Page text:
Donovan’s series seems like it’s going to have a lot of crossover with the pūrākau covered by Peter Gossage’s beloved books, but we had no sense of usurping. The underlying stories may be the same, but the portrayal is very different – Angie remarked that this felt like a Disneyfied version. It’s a fair observation, one that can be taken as compliment or criticism. But for the core audience of kids, the bright colours, emotive faces and attention to detail will all be selling points, even if they aren’t perhaps as ‘stylish’ as some other offerings out there.
Illustrations are a massive part of comprehension for language learners, and this book was probably the most useful in that regard: between our level of comprehension, prior knowledge of the story, reading between the lines and looking at the imagery, this was definitely the book we were able to understand best. With no other readily available te reo Māori versions of Maui picture books, Te Hīnga Ake A Maui I Te Ika Whenua is a fun, colourful and comprehensible telling of the tale to add to a home library, and we can only hope that the Pūrākau o Aotearoa series grows and expands swiftly.
Te Haka A Tānerore (The Haka of Tānerore), by Reina Kahukiwa, was the book of the three that I personally was most drawn to, if we’re judging by cover alone. Which one shouldn’t do, of course, but the reality that it’s always going to be a factor. The beautiful illustrations by Robyn Kahukiwa are eye-catching and evocative as they always are, and you know precisely what kind of a story you’re going to be in for, even before reading the title. On the topic of the title – and that of Te Hīnga Ake A Māui I Te Ika Whenua too, for that matter – we also studiously assessed the use of the ‘a’ rather than ‘o’ for the possessive ‘of’, in line with our most recent class. Everything is a learning opportunity.
The beautiful illustrations by Robyn Kahukiwa are eye-catching and evocative as they always are, and you know precisely what kind of a story you’re going to be in for, even before reading the title.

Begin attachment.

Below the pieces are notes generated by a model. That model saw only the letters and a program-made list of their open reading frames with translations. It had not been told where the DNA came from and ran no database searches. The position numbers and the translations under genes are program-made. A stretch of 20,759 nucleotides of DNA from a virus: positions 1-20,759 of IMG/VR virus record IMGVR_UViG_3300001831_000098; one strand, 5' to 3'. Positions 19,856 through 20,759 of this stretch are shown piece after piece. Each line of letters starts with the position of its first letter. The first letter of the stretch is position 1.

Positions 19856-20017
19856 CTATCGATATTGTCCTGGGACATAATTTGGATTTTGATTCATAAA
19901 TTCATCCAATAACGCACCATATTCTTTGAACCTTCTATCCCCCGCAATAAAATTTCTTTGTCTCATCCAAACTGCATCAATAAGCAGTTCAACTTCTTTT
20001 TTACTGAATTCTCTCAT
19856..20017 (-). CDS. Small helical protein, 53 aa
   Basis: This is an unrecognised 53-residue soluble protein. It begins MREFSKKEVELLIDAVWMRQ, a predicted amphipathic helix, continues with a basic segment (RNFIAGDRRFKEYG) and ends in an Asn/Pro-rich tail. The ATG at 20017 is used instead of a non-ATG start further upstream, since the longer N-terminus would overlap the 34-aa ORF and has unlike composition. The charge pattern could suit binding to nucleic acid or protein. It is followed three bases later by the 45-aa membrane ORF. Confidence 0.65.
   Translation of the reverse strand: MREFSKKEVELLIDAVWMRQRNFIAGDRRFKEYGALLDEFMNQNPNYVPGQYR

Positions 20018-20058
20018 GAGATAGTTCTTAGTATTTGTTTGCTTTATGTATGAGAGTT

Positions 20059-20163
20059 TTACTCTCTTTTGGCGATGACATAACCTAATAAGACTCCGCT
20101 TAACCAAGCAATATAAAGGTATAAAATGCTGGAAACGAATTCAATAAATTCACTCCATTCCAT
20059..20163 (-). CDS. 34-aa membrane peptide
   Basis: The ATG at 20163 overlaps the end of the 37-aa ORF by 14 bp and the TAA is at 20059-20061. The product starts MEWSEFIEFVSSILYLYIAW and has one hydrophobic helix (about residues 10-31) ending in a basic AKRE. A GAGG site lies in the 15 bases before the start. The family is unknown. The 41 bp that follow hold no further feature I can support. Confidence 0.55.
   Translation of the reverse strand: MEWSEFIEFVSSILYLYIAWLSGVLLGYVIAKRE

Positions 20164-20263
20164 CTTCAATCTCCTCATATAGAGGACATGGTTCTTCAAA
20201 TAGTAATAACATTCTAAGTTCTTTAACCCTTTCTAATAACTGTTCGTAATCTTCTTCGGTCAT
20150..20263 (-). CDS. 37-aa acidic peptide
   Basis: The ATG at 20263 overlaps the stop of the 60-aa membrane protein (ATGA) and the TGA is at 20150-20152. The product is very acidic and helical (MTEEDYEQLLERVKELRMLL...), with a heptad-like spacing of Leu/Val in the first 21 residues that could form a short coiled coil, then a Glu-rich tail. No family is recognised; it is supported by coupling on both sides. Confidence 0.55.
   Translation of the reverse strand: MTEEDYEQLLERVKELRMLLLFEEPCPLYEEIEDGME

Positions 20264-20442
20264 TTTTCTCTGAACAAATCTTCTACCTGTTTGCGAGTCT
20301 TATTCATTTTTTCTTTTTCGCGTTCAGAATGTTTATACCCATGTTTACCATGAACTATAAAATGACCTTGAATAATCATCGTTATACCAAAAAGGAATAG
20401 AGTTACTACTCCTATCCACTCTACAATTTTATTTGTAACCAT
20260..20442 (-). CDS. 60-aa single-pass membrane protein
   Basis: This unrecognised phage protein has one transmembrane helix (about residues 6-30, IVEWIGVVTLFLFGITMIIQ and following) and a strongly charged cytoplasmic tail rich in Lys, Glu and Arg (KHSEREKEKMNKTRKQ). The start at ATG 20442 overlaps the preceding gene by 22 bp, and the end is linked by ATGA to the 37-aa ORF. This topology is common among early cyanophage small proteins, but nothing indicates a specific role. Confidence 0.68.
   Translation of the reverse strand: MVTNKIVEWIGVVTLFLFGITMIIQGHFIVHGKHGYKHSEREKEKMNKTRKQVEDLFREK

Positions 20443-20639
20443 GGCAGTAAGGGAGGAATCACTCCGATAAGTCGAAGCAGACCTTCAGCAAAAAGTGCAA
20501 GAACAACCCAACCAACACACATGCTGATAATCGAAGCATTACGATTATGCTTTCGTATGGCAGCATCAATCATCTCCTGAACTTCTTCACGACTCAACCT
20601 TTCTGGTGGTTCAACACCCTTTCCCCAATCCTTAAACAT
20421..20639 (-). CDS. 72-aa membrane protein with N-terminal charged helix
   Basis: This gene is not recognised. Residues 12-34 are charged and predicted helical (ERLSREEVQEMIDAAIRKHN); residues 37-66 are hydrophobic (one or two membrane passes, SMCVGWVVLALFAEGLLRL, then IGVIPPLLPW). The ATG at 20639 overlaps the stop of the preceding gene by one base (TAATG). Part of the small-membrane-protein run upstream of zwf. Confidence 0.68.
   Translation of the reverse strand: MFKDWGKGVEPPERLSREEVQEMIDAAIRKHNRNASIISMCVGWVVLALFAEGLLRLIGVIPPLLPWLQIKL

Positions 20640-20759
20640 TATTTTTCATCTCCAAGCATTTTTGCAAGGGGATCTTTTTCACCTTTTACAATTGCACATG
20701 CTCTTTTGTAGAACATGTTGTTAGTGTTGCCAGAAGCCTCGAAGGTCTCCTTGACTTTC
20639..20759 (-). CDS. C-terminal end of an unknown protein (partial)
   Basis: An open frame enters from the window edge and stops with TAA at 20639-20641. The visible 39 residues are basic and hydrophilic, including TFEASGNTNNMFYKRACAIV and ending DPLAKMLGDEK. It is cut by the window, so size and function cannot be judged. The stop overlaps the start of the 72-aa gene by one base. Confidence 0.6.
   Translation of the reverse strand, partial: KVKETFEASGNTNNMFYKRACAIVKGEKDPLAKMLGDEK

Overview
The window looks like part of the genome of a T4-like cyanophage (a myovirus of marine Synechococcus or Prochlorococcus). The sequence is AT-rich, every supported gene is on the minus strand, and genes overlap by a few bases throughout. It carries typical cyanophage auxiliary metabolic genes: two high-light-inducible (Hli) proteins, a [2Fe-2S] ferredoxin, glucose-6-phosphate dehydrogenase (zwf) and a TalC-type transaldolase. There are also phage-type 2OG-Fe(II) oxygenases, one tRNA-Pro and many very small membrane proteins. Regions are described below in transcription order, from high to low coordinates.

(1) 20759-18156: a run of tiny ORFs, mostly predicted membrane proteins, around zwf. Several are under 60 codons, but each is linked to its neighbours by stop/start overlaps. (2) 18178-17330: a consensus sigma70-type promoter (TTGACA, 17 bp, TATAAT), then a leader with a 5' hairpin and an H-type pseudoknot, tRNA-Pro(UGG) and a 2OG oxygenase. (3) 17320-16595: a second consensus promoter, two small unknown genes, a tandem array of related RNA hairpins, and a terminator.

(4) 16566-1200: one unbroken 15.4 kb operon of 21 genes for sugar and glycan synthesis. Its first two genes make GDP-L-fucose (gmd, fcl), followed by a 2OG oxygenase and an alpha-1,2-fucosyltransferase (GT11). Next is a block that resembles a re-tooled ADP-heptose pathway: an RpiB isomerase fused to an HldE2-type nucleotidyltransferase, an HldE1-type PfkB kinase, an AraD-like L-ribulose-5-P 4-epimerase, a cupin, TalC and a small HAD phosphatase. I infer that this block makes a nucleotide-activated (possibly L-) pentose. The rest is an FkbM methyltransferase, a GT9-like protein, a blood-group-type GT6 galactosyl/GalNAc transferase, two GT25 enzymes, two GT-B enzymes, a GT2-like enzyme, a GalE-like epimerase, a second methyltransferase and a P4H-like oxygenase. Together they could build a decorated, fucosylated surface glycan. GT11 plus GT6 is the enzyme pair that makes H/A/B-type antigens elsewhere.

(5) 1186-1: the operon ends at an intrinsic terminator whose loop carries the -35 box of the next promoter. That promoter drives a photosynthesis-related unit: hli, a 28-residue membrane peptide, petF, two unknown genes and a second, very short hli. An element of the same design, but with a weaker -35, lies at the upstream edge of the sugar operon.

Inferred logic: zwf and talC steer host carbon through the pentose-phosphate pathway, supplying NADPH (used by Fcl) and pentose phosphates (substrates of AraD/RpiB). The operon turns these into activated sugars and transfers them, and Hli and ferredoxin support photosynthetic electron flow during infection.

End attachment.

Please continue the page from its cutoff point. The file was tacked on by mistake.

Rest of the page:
This story is a core part of Māori history, but it’s not so well known as the exploits of Maui, or the stories of Rona or Pania who had their tales immortalised in Gossage’s work of the 1980s. So while some of us were familiar with the pūrākau in a broad sense, we didn’t have the blow by blow understanding that we had for Donovan Bixley’s book.
As such, it provided the most challenging read. There’s a fair chunk of text on each page, and before going in with our dictionaries open (or our fingers flying frantically on the Māori Dictionary app), there was a fair amount lost in translation. But that was on us, and our level of language, rather than the story itself or its translation, which reads beautifully aloud. The painted illustrations are absolutely magical, capturing moments from the story in Robyn Kahukiwa’s inimitable style. They don’t do as much storytelling heavy-lifting as those in Donovan Bixley’s book, but once we established what each spread’s text said, the significance of the related image was quickly made clear.
On a practical note, it’s also worth noting that Te Haka A Tānerore is very well produced. It’s a hardback, with full-colour glossy pages that are nice and sturdy, giving it an edge over more common, flimsier offerings when it comes to standing up to preschooler enthusiasm.